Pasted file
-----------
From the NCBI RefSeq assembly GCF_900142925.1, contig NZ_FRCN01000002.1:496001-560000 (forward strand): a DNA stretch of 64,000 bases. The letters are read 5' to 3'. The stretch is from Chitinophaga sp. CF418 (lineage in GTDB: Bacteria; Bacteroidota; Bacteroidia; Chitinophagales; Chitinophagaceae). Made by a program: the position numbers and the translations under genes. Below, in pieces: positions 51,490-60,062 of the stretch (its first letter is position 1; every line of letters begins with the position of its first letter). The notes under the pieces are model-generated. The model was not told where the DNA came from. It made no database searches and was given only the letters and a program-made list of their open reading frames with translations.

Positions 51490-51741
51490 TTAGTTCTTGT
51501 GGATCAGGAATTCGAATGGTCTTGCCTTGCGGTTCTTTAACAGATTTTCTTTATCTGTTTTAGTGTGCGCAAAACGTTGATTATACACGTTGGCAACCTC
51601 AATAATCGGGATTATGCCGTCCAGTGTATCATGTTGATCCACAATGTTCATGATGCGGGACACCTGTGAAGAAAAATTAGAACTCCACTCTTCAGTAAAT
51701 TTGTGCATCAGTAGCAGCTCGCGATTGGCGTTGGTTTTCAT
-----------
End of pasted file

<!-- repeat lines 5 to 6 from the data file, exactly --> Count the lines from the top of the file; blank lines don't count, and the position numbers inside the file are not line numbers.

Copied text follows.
51601 AATAATCGGGATTATGCCGTCCAGTGTATCATGTTGATCCACAATGTTCATGATGCGGGACACCTGTGAAGAAAAATTAGAACTCCACTCTTCAGTAAAT
51701 TTGTGCATCAGTAGCAGCTCGCGATTGGCGTTGGTTTTCAT